On the operational front, social media and emerging technologies have lowered the entry barriers to militancy by facilitating a direct interaction between would be ‘radicals’ and their recruiters. Likewise, the accelerated flow of information has blurred the lines between local and global events. In militancy’s context, local developments have global consequences and vice versa. In a way, social media platforms have replaced groups as the main conduits of violent extremism. Consequently, not only the process of radicalization has shortened, eliminating the traditional processes of in-person recruitment, ideologization and training, but the average age of would-be recruits has also declined. These developments have enhanced the role of technology, especially social media platforms, in fomenting and amplifying militant narratives. 

Since individuals are mostly self-radicalized online and do not undergo a formal training by militant groups, the focus has been on the Do It Yourself (DIY) attack method. For instance, the knife attacks and vehicular ramming in the West involving lone actor individuals signify this trend. As a result, the era of ‘terror spectaculars,’ such as 9/11, the Madrid and London bombings and the Mumbai attacks, has been replaced by simpler attacks. Now, militant groups can generate the same strategic outcomes from short waves of attacks which they extracted from high-profile attacks.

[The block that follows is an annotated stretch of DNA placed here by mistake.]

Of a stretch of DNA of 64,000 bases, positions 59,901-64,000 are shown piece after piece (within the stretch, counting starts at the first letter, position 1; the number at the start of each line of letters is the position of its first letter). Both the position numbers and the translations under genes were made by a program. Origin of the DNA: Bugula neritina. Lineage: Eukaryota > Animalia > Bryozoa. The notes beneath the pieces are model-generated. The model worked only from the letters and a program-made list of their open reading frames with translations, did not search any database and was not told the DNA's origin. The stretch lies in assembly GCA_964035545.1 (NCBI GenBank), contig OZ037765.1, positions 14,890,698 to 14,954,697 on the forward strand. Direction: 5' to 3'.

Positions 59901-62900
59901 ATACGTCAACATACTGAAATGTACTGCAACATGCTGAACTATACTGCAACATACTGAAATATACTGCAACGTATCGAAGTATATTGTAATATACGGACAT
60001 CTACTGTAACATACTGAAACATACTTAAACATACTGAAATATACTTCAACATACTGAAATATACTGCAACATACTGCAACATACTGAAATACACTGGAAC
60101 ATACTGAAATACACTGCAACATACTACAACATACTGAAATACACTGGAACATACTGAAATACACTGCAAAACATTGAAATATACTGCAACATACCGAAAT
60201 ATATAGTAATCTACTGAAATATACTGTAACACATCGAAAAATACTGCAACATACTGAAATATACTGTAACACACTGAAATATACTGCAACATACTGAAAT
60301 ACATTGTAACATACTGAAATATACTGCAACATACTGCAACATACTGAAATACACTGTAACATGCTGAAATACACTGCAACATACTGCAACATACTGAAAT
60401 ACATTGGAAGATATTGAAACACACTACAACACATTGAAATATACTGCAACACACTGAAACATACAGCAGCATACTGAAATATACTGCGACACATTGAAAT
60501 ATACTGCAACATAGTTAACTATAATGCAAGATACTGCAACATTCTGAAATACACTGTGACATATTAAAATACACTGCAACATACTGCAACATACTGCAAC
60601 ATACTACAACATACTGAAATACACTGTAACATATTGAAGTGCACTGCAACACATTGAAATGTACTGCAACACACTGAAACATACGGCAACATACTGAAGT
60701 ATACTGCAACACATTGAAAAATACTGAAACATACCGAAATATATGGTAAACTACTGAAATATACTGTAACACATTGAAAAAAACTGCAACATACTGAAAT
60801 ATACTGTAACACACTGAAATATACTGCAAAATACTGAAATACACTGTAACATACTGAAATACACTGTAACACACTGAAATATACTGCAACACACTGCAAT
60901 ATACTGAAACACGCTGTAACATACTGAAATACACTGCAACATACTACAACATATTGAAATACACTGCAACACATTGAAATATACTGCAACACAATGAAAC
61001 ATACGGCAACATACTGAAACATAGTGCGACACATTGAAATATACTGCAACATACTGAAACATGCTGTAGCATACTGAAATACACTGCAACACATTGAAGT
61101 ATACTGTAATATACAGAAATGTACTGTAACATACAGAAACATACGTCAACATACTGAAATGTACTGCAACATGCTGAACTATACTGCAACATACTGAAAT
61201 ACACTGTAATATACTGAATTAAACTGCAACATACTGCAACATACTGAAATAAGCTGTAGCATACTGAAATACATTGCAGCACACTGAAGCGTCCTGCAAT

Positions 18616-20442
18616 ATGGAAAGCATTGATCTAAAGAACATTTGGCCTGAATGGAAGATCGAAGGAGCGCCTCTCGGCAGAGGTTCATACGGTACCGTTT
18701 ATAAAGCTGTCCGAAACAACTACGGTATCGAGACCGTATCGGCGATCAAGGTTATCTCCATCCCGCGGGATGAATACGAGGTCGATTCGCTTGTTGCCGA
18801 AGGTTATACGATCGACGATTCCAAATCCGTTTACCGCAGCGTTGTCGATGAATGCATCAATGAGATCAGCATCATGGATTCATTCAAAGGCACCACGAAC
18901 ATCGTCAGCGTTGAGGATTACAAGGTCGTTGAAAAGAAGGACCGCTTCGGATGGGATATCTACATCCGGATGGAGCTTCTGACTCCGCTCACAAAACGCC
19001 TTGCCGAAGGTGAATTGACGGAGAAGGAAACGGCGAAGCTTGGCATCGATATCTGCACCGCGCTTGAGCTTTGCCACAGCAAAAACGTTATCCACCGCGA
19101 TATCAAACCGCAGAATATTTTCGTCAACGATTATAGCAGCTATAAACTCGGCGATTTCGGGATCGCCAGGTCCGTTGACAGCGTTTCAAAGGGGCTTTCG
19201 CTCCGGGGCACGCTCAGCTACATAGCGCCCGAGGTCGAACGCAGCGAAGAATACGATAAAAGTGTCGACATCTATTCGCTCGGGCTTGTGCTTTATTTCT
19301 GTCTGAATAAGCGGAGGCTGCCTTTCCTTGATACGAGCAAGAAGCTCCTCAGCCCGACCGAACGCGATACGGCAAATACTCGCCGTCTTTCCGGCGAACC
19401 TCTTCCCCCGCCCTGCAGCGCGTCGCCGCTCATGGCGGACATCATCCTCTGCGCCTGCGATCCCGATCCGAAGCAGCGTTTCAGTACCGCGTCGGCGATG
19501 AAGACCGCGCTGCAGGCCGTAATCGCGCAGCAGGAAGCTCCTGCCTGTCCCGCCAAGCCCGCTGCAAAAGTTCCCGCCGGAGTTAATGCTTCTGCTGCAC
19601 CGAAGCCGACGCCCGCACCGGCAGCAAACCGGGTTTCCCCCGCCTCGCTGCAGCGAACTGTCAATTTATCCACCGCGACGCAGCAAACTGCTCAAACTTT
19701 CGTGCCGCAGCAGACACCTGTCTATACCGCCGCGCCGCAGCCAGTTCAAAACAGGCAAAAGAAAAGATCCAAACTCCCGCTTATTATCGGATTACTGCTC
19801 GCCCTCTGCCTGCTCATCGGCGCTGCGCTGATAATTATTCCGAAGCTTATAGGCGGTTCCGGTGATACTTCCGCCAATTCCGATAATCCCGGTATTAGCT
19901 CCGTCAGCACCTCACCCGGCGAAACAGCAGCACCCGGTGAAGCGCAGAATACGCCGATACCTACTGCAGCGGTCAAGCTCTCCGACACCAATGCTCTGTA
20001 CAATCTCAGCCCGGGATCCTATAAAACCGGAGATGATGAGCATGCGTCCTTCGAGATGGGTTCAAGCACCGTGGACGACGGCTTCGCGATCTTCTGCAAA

Finally, as the era of great power competition dawns, two ideological strains of militancy, religious and ethno-nationalist, are co-existing in a wave. Militancy scholars refer to it as the fifth wave of terrorism preceded by anarchist, anti-colonial, new left and religious waves. At this juncture, the religious wave is weak but resilient, while the ethno-nationalist wave has resurged, but lacks a transnational character. It remains to be seen if ethno-nationalism will eclipse religious extremism as the dominant ideology in the fifth wave of terrorism. An alternative view upholds that in militancy’s fifth wave, technology will replace ideologies as the main center of gravity. According to this viewpoint, facilitated by technology, new ideological strains will continue to emerge and mutate in a fluid environment. 

Militancy’s evolution amid the great power competition will have profound consequences for countries like Pakistan which are still grappling with this menace. First, there will be no international financial assistance available for counter-terrorism as compared to the past. Second, beyond extending diplomatic support and technical assistance, no state will help Pakistan to take on militant networks residing in Afghanistan and carrying out attacks in Pakistan, barring Daesh-Khorasan. Finally, kinetic measures alone will be necessary but not sufficient to eliminate militancy threats. Pakistan will have to indigenize its counterterrorism framework and look for a cost-effective indigenous policy framework to undermine the appeal of militant ideologies in the long-term. 

The author is a Senior Associate Fellow at the S. Rajaratnam School of International Studies, Singapore. X: @basitresearcher.